Immigration
•
•
•
•
•
•
•
Immigration
Assimilation
Theories
Primary Sources
Article
Asylum
Test #2 next class
“Perhaps the most valuable
result of all education is the
ability to make yourself do the
thing you have to do, when it
ought to be done, whether you
like it or not.” – Thomas Henry
Huxley, Biologist
Where are most legal immigrants from?
Top 10 in 2010
Source: U.S.
Department
of Homeland
Security
http://www.dhs.gov/xlibrary/
assets/statistics/publication
s/natz_fr_2010.pdf
Mexico
India
Philippines
China
Vietnam
Colombia
Dominican Republic
Cuba
Haiti
Jamaica
What parts of the U.S. do most immigrants settle in?
What parts of the U.S. do most immigrants settle in? And why?
California
Illinois
New York
New
Jersey
Florida
Texas
Push and Pull factors of Immigration into the U.S.
Push factors
poverty
famine
unemployment
wars
military draft
religious or political
persecution
Push and Pull factors of Immigration into the U.S.
Pull factors
perception of endless
opportunities
employment
family
religious freedom
economic freedom
education
I am a ...
1.
2.
3.
4.
First generation immigrant (came to the U.S. not born here)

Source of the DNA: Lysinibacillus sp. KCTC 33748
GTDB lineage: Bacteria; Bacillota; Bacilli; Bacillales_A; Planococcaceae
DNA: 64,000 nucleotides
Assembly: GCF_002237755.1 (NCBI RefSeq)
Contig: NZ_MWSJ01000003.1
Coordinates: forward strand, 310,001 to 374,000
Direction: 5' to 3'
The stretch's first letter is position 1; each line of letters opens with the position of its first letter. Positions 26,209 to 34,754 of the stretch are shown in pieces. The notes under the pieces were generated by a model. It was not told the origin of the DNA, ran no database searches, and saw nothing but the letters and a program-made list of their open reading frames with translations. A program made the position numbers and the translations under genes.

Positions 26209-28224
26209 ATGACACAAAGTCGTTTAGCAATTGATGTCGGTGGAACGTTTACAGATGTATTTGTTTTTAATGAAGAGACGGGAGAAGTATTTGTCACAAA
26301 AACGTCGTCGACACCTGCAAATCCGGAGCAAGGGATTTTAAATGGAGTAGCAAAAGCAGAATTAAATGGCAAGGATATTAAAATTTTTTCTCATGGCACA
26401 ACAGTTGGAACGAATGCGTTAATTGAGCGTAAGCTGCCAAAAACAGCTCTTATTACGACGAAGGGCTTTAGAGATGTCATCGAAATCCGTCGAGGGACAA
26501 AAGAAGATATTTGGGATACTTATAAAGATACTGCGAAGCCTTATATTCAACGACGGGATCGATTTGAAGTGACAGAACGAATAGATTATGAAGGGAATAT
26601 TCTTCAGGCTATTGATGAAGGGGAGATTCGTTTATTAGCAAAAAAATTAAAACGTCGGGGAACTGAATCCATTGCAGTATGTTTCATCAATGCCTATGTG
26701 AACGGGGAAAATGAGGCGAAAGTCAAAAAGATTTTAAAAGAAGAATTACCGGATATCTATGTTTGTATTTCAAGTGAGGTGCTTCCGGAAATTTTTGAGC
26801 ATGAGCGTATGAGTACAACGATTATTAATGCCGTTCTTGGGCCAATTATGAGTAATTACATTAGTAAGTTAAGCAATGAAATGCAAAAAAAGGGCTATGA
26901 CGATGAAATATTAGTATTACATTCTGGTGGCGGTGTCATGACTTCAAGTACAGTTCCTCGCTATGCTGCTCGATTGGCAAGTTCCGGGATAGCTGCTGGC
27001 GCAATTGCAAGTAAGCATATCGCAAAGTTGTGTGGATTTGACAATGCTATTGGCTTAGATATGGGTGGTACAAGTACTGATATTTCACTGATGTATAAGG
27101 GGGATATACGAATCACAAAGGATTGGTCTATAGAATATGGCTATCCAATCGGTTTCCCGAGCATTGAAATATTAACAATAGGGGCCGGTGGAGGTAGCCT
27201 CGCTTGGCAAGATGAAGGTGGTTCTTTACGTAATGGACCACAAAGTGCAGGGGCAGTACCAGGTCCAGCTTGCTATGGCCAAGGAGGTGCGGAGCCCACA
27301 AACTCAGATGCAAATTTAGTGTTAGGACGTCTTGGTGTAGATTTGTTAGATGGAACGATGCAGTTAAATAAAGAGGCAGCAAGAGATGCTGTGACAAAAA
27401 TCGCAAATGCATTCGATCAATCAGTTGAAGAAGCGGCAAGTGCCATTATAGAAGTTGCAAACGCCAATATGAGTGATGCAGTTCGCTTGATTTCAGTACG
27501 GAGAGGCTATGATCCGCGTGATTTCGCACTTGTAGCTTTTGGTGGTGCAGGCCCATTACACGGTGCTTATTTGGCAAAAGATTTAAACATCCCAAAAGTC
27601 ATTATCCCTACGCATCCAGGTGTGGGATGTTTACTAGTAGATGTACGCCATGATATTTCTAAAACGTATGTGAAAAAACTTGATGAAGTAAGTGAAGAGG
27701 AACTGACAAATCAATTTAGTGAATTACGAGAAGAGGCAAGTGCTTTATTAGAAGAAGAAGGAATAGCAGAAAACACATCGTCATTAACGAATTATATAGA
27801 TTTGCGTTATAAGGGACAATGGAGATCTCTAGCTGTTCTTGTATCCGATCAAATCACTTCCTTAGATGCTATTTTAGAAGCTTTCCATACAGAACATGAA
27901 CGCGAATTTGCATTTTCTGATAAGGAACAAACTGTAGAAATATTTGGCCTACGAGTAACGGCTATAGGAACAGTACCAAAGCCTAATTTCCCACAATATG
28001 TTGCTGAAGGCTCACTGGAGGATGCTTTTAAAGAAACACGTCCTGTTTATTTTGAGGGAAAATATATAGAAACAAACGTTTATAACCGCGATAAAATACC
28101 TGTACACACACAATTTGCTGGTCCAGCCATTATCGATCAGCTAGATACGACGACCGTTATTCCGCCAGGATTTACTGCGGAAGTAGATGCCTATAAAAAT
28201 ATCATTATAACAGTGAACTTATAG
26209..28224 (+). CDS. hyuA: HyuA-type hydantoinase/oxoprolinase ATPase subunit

Second generation (parents came to the U.S., born here)
Third generation (grandparents came to U.S.)
Family has been in the U.S. more than 3
generations
What is assimilation?
Assimilation
1. Robert E. Park’s traditional assimilation theory
2. Milton Gordon’s contemporary views
3. Horace Kallen’s cultural pluralism
.
Robert Park’s traditional assimilation model,
assimilation occurs after 3 generations.
• 1st: struggle to learn the new way of new country, hold on to
many aspects of their culture
American
According to Robert Park’s traditional assimilation model
• 2nd: attend public schools
learn English better than parents
may move out of ethnically grouped neighborhoods
marry someone outside of their race.
Still seen as outsiders and may consider themselves outsiders
American
Robert Park’s traditional assimilation model
• 3rd: grandchildren of immigrants, move completely
into mainstream of American life.
May learn a few words of grandparents’ language, know a few
recipes, or proverbs, but speak mostly English
Few questions regarding their nationality
American
According to traditional assimilation
model, assimilation occurs after 3
generations.
• 1st: struggles to learn the new way
• 2nd: learn English better than parents,
move out of ethnically grouped
neighborhoods, marry someone outside
of their race. Still seen as outsiders
• 3rd: move completely into the
mainstream American life.
In your opinion or
personal
experiences has
this been true?
Criticism of traditional assimilation model
1. Ignores age of entry
2. Ignores race
3. Ignores choice
Criticism of traditional assimilation model
4. Ignores group size,
concentrations, and time of entry